January-February 2014, Volume 11, Issue 1
Getting the Word Out on the Genetic Information Nondiscrimination Act
Published on: January 01, 2014
Discrimination, real or perceived, based on any factor, is unacceptable in our society. As the Human Genome Project began in the early 1990s, I recognized that sequencing and characterizing the genome would further our understanding of human health and disease, but it could also create the potential for discriminatory use of genetic information. Thus, I began working on legislation banning genetic discrimination. After a 14-year-long effort, my bill, the Genetic Information Nondiscrimination Act (GINA), was passed into law. My good friend, the late Senator Ted Kennedy, described it as the first major civil rights bill of the 21st century.
My desire was to quell public fear of losing one’s job or health insurance due to discrimination based on their genetic makeup and to encourage participation in research that would eventually lead to new treatments and medical breakthroughs. I first introduced GINA in 1995 with the hope that science and policy would develop hand in hand, as it rarely does. Our goal was to have the bill passed prior to the completion of the Human Genome Project, which happened in 2003. Regrettably, the task of educating my peers on Capitol Hill about the need for the protections offered by GINA took a bit longer, but in 2008, President George W. Bush signed it into law.
GINA stipulates that it is illegal for any health insurance company to deny coverage to, or charge higher premiums to, a healthy individual based on his or her genetic information. It also protects the privacy of family genetic information and prohibits insurance companies from requesting specific genetic tests. GINA also prohibits employers from hiring, firing, promoting, or assigning based on the genetic information of an employee or potential employee.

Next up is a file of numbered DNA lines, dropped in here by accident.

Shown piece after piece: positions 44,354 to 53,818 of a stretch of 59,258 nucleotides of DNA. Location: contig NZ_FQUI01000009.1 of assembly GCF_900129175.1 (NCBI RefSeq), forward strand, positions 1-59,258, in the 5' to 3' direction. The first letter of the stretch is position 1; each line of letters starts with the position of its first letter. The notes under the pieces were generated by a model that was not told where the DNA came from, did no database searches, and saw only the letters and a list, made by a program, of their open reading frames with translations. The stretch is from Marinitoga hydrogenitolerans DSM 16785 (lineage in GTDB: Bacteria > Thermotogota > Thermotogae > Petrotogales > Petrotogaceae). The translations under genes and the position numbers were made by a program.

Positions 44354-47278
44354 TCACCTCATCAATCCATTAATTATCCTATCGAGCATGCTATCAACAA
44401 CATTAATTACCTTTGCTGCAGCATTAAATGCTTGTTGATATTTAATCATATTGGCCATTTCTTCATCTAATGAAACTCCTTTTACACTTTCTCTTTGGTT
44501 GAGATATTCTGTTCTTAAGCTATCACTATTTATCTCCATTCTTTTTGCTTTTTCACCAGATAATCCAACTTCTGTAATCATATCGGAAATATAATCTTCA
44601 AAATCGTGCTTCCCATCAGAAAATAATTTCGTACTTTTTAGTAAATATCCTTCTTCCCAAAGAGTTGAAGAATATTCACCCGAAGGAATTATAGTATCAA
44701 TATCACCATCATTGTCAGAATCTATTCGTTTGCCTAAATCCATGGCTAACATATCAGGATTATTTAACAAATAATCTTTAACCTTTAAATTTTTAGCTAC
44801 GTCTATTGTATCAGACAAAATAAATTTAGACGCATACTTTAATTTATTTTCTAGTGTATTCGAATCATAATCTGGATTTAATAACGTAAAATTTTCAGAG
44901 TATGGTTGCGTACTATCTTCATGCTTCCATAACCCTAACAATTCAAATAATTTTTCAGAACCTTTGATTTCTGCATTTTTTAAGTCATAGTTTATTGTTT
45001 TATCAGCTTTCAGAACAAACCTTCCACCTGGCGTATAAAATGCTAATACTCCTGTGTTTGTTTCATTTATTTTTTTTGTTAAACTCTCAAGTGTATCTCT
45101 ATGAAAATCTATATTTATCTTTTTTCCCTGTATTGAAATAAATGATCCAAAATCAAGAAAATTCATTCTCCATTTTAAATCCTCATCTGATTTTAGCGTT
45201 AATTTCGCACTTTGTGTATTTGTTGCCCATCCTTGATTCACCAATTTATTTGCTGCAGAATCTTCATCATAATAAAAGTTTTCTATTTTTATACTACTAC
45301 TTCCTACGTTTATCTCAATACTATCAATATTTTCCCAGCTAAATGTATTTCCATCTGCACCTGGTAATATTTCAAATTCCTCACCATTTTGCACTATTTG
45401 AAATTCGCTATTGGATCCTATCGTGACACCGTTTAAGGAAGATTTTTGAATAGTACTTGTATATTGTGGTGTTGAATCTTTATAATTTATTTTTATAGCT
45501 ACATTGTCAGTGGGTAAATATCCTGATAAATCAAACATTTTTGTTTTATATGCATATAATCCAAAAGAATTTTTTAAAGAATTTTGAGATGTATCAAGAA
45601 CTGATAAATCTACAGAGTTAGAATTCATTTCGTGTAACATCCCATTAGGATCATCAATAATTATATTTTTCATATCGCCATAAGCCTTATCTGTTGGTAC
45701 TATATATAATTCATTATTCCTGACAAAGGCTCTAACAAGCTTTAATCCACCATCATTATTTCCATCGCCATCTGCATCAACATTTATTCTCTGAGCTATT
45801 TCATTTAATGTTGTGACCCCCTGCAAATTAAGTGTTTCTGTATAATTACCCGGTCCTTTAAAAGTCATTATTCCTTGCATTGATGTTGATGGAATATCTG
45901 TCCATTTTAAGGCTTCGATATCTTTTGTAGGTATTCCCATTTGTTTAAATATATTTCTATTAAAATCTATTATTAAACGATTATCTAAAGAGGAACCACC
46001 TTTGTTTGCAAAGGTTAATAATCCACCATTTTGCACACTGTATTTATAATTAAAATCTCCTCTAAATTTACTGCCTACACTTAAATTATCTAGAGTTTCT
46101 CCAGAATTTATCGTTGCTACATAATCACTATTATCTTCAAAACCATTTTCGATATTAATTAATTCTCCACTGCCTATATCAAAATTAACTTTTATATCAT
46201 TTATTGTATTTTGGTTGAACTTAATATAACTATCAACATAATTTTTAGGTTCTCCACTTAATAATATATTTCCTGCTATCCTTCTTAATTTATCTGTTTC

Because of GINA, people can get genetic testing to determine their risk of diseases such as breast cancer, Huntington’s disease, and Alzheimer’s disease, without fear that the information gained from those tests will be used in employment or health insurance decisions. Hematology was one of the earliest adopters of genetic testing, using available technology to aid in the diagnosis and management of leukemias and lymphomas, beginning with the identification of the Philadelphia chromosome to diagnose chronic myeloid leukemia (CML) through the development of imatinib, a targeted treatment for this disease. This early success story for personalized medicine will no doubt be repeated in the years to come.
Although GINA has been the law of the land for five years, the public is largely unaware of its provisions.1 Many Americans still fear that if they undergo genetic testing or participate in research, employers and insurance companies can obtain the results and use such information to raise their rates or fire them. This lack of understanding does not apply only to the general public, unfortunately. A recent study indicated that 55 percent of family physicians were unaware of the GINA-based protections that exist.2
It is the duty of both public officials and doctors to inform American citizens about their choices, options, and rights. We need your help. I encourage you to talk to your patients – and your colleagues – about the benefits and necessity of genetic testing, as well as the rights and protections secured by GINA. Ensuring that patients are informed about their medical decisions and free from the fear of discrimination is an essential component of health care.
Coalition for Health Professional Education in Genetics (NCHPEG) has
resources for physicians wishing to speak to their patients about genetic
testing and GINA.
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A 2010 survey by Cogent Research titled “Cogent Genomics Attitudes and Trends: 2010” found that 77% of Americans surveyed were unaware of any laws protecting the privacy of their genetic information.
Laedtke AL, O’Neill SM, Rubinstein WS, et al. Family physicians’ awareness and knowledge of the Genetic Information Nondiscrimination Act (GINA). Genet Couns. 2012;21:345-352.